The UK Government – most officially known as Her Majesty’s Government (HM Government) – is the central governing force in Britain, and is thus classically deemed to be the single most powerful entity in the country.
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While nominally in place to serve the reigning monarch, the true powers of the Crown vs Parliament are ambiguous – they’re thought to be largely ceremonial by many, but thought to be discreetly omnipotent by others. Still, ultimately, it’s generally accepted that the government’s duties are to serve the electorate that voted them into power.
With much of the power held by whichever political party currently holds the most seats in the House of Commons, this ruling faction dictates policy for the entirety of their elected term. Changes to public strategy are then implemented by different arms of the government, such as the Department for Work and Pensions (which deals mainly with benefits) and HM Revenue and Customs (which largely deals with matters in regards to taxation).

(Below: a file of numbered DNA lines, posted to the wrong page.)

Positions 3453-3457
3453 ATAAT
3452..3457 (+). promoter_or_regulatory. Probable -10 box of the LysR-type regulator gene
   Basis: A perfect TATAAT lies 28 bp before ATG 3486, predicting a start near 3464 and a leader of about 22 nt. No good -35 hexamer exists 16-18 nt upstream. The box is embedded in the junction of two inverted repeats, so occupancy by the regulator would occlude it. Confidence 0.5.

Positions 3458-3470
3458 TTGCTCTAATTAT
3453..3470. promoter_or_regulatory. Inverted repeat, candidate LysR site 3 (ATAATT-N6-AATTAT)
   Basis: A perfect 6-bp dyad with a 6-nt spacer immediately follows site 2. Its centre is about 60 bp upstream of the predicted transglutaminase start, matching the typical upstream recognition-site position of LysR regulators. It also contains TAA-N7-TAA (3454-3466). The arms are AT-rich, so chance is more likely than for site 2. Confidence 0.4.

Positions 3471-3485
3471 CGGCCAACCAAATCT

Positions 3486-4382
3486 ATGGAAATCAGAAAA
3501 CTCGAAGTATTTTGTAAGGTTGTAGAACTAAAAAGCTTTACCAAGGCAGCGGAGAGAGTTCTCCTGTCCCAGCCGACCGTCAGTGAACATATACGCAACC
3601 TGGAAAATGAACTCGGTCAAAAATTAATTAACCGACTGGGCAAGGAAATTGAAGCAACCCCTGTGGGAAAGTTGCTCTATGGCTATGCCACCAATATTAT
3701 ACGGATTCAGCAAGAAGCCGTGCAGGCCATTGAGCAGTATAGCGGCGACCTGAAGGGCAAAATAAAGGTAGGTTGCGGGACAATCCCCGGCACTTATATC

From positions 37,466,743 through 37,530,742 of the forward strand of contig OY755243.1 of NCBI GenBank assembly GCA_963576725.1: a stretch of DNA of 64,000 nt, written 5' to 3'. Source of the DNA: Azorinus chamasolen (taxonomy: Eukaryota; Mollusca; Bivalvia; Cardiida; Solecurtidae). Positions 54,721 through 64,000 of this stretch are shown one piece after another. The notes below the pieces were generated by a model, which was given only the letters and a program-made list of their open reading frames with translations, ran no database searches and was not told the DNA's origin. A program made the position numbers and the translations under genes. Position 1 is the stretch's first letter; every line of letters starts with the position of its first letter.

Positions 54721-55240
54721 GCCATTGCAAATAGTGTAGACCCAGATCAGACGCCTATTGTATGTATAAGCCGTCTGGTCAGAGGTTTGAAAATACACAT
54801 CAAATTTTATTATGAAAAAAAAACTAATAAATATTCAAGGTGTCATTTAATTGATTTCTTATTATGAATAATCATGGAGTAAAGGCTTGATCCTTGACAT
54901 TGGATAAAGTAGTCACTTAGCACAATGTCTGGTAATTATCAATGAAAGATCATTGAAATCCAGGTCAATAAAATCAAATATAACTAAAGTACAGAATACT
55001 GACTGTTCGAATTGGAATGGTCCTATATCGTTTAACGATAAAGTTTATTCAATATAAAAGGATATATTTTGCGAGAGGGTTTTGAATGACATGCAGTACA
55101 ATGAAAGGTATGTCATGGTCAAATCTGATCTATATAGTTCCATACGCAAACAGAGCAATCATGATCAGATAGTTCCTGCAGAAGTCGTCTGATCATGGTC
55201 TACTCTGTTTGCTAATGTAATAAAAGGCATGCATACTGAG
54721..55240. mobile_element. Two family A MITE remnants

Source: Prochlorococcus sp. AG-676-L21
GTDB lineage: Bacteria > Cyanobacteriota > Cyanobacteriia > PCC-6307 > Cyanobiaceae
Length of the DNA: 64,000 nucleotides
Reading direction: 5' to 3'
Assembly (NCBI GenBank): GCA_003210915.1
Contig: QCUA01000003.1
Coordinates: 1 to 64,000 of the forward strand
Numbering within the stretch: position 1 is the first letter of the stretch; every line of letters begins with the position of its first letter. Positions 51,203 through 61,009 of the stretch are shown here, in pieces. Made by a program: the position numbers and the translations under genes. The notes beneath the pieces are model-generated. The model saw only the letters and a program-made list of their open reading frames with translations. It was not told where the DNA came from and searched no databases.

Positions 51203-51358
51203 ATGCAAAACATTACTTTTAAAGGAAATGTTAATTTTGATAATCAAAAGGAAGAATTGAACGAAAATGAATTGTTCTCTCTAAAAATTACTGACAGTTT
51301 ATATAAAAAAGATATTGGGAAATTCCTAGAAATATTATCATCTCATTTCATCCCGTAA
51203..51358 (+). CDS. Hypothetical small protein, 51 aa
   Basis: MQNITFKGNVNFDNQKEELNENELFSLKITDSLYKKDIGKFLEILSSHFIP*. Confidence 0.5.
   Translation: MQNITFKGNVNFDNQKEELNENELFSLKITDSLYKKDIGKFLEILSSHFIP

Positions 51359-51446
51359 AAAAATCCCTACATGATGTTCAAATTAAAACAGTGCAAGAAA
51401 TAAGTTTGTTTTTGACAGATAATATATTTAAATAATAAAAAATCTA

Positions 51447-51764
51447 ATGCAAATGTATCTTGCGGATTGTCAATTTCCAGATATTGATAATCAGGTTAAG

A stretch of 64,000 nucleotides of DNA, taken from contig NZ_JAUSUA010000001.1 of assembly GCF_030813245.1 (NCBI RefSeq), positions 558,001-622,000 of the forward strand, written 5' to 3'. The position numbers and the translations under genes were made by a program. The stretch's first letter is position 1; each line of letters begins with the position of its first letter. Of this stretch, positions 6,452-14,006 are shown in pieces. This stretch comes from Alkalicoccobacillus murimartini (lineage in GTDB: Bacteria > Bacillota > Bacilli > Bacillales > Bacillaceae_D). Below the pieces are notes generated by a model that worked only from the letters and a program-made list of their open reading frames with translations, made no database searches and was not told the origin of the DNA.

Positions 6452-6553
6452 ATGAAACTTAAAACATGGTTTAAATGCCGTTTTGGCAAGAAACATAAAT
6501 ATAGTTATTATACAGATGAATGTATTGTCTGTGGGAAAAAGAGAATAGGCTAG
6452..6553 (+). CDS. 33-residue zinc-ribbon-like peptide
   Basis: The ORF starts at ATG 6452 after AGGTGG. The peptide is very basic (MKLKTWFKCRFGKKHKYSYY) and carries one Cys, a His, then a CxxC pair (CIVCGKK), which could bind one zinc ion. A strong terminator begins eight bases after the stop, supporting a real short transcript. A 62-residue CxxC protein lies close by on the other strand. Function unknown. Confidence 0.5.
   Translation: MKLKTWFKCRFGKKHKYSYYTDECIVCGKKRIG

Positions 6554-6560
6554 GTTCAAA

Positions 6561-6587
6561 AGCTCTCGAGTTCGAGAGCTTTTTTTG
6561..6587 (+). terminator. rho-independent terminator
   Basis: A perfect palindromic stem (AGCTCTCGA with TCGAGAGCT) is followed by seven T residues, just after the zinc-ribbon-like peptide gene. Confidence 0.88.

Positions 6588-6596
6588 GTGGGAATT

Despite their central operations in Westminster holding the majority of the power, the main issues that affect the general public day-to-day are deal with regional and local government structures – and this is largely done through local councils. It is through these branches that things such as waste management, council tax and public housing are dealt with, and this remains the most prominent way in which people interact with the government.
Much of the UK’s central governing bodies and their executive arms are based in the British capital city of London – however, certain branches are known to have their centre of operations spread across multiple locations, with the prime example being the Department for Work and Pensions holding their National Insurance, Income Tax and Benefits bases in Newcastle, Liverpool and Wolverhampton respectively.
John introduces us to the variety of government departments and benefits systems in place in the UK, and mentions some common examples of why people need to phone for help.